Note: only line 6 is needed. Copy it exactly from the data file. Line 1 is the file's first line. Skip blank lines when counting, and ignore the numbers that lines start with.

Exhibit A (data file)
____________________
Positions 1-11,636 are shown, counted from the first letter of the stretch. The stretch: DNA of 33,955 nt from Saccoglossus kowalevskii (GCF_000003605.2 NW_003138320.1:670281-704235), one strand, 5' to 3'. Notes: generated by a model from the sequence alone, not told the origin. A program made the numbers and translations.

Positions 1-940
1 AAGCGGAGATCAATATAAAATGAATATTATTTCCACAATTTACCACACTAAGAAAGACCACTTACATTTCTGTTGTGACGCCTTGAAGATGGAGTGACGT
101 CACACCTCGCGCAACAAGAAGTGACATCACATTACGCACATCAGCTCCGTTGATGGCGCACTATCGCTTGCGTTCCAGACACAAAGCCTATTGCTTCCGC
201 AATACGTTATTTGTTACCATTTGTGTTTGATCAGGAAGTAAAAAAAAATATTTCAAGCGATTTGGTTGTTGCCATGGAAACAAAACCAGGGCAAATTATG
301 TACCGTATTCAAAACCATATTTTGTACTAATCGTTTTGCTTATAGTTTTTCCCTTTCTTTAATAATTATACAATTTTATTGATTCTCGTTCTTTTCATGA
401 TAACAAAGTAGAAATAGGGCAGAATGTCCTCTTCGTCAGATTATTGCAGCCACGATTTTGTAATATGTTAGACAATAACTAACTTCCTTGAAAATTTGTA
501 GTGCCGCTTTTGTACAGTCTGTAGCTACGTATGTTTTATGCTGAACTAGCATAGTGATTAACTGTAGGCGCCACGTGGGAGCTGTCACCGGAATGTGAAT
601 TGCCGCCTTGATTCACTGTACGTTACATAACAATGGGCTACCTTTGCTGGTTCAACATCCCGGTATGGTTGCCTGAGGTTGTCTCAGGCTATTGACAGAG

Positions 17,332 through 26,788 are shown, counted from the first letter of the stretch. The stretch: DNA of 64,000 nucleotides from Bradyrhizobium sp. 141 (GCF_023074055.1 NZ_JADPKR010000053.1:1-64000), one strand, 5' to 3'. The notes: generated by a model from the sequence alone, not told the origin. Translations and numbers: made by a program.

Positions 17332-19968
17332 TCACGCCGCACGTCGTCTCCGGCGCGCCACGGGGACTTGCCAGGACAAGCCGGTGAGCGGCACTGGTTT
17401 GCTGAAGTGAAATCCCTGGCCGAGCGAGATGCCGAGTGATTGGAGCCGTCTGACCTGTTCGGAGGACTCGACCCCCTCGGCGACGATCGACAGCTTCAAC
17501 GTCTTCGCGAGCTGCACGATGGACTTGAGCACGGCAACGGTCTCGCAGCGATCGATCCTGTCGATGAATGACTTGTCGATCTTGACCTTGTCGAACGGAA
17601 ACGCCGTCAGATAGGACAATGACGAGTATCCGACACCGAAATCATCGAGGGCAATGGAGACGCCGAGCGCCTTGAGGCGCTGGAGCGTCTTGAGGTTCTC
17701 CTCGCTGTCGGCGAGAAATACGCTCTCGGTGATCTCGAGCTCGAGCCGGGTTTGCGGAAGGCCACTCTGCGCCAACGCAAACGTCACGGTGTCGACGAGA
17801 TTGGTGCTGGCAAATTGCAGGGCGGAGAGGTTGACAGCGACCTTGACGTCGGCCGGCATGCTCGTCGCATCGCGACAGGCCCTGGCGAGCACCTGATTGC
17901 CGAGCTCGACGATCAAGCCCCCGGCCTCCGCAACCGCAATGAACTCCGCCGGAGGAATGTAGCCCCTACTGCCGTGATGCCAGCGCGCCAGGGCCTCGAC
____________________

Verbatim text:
301 TACCGTATTCAAAACCATATTTTGTACTAATCGTTTTGCTTATAGTTTTTCCCTTTCTTTAATAATTATACAATTTTATTGATTCTCGTTCTTTTCATGA